Shortly after a select committee of the Texas Senate concluded its hearing on proposed “red flag” laws, the leader of the Texas Senate came out strongly against them.
In a statement, Lt. Gov. Dan Patrick formally condemned the legislation, which Second Amendment advocates warned would lead to law abiding and innocent citizens being stripped of their rights without due process.
“Regarding the topic of ‘Red Flag’ laws, which was discussed today in the select committee, I have never supported these policies, nor has the majority of the Texas Senate. A bill offered last session garnered little support,” said Patrick in a statement.
“Governor Greg Abbott formally asked the legislature to consider ‘Red Flag’ laws in May so I added them to the charges I gave to the select committee. However, Gov. Abbott has since said he doesn’t advocate ‘Red Flag’ laws,” he added.
As Patrick noted, Abbott asked the Texas Legislature to study the issue in May following the shooting at Santa Fe high school, saying he wanted to pass legislation that would “keep guns out of the hands of those mentally unfit to bear arms, but only after legal due process is allowed to ensure Second Amendment rights are not violated.”
Texas Democrats claimed Abbott’s proposal meant an endorsement for one of their bills that had died during the previous legislative session. Andrew Cuomo, the Democrat Governor of New York has endorsed a similar proposal.
Since his initial announcement, Abbott has been silent on whether he, in fact, supports the Democrats’ bill, as they claim. However, their bill would not appear to fit within the governor’s demand that any such law protects due process and Second Amendment rights. It is hard to imagine one that would.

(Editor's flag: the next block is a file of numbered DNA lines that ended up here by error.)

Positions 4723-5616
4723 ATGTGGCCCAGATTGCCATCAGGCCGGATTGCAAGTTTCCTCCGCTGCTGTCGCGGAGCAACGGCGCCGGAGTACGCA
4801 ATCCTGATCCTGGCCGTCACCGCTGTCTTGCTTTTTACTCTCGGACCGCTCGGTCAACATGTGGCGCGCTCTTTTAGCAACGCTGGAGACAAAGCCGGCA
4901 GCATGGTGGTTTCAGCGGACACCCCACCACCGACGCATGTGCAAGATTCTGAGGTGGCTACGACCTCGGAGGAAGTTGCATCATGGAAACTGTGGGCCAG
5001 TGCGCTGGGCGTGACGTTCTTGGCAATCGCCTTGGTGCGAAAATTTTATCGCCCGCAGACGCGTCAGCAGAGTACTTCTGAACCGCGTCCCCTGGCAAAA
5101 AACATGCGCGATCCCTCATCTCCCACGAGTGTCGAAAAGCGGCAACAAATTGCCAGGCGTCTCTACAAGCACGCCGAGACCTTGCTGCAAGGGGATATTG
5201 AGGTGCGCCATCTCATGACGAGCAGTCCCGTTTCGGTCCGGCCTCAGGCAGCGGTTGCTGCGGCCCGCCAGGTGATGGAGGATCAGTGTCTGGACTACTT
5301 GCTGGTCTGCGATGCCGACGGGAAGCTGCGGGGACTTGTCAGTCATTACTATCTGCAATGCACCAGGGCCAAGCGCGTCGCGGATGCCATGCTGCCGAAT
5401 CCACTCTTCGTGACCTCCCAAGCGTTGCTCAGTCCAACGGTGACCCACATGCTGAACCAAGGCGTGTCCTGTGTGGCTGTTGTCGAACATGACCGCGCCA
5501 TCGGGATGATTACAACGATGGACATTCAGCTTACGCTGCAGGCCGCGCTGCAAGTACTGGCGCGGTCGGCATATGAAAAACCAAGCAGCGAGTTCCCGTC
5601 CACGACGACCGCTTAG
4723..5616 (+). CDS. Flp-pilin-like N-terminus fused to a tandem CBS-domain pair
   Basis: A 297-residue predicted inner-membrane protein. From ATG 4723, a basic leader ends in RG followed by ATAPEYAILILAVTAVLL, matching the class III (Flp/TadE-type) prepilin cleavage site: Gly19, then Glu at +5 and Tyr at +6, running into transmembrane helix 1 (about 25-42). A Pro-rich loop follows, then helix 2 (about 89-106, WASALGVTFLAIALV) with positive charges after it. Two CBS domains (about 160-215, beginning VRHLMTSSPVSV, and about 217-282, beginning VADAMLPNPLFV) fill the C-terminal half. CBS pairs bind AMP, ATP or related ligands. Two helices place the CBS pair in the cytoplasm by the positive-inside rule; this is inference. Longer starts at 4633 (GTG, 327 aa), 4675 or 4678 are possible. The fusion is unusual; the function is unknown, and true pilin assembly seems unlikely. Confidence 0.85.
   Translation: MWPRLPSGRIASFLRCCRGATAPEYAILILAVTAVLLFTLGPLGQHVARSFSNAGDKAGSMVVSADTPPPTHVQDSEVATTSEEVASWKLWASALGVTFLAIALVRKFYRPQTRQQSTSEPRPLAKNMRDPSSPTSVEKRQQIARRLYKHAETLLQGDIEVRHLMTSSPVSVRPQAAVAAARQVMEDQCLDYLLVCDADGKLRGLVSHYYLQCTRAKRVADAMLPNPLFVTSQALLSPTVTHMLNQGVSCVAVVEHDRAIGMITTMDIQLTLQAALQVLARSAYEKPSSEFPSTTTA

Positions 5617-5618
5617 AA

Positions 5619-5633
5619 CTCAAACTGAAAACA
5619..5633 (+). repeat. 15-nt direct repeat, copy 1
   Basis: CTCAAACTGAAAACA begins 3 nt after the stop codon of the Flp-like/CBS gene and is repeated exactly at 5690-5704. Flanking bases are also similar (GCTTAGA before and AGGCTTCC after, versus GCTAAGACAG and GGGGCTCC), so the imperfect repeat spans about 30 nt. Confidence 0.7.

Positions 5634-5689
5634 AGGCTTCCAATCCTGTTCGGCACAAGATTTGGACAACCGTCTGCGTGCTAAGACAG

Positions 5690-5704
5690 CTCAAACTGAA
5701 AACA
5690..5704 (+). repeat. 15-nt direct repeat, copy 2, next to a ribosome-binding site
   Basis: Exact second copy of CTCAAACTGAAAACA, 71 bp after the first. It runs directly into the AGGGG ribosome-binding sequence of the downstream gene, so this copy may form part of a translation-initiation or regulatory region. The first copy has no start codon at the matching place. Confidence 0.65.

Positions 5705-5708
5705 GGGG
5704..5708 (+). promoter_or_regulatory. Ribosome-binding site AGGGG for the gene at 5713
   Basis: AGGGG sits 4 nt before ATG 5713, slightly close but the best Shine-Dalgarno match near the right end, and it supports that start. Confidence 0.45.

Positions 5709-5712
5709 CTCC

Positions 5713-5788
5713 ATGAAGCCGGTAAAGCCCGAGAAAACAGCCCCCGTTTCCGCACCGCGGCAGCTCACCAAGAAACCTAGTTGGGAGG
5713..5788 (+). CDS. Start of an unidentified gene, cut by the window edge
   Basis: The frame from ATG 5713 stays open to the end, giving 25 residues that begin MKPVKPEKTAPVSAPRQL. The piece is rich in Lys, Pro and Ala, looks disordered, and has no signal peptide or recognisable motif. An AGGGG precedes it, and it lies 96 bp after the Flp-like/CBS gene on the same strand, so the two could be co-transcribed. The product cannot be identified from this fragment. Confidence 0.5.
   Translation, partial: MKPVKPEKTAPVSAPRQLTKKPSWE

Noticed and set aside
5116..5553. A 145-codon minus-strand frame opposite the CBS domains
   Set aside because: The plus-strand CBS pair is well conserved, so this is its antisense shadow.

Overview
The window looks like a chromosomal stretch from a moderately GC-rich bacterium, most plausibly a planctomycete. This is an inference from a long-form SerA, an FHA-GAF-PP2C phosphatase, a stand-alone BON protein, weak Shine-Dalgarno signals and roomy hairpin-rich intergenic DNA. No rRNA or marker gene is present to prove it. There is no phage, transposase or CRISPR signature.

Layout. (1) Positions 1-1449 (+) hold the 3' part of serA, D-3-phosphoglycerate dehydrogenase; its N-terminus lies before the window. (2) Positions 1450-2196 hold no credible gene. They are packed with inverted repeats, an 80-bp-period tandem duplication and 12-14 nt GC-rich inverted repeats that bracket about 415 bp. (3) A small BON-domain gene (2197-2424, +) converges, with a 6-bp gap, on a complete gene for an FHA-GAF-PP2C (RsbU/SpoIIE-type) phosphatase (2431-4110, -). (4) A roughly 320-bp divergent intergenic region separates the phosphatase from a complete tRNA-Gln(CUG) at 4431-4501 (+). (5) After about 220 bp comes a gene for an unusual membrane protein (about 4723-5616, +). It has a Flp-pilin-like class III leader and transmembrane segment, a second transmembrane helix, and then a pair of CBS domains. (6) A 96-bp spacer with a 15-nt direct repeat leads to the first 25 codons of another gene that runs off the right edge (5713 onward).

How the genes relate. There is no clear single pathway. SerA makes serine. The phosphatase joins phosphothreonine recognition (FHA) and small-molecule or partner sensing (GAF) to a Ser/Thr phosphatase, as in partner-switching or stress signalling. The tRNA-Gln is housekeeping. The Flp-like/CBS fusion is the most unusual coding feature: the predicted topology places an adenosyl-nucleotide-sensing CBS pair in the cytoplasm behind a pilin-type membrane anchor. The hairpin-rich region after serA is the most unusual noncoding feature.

Abbott’s silence in the face of Democrats’ premature victory celebrations have concerned activists, leading them to aggressively push back against the proposal. For example, delegates to the Texas Republican Party convention passed several planks in the 2018 platform that essentially repudiate the red flag proposal line by line.
Meanwhile, activists within the Texas Democratic Party endorsed red flag laws in their own platform.
Patrick’s statement means that any such proposal is likely dead on arrival in the Texas Senate where he has tremendous influence, and, according to him, “a majority of the Texas Senate” is opposed.
Such a statement should be cause for celebration for many of the state’s conservative activists and the Texas GOP which both laid out strong stances against the passage of any “red flag” legislation. And their success should be an encouraging sign of things to come in the 86th Texas Legislature.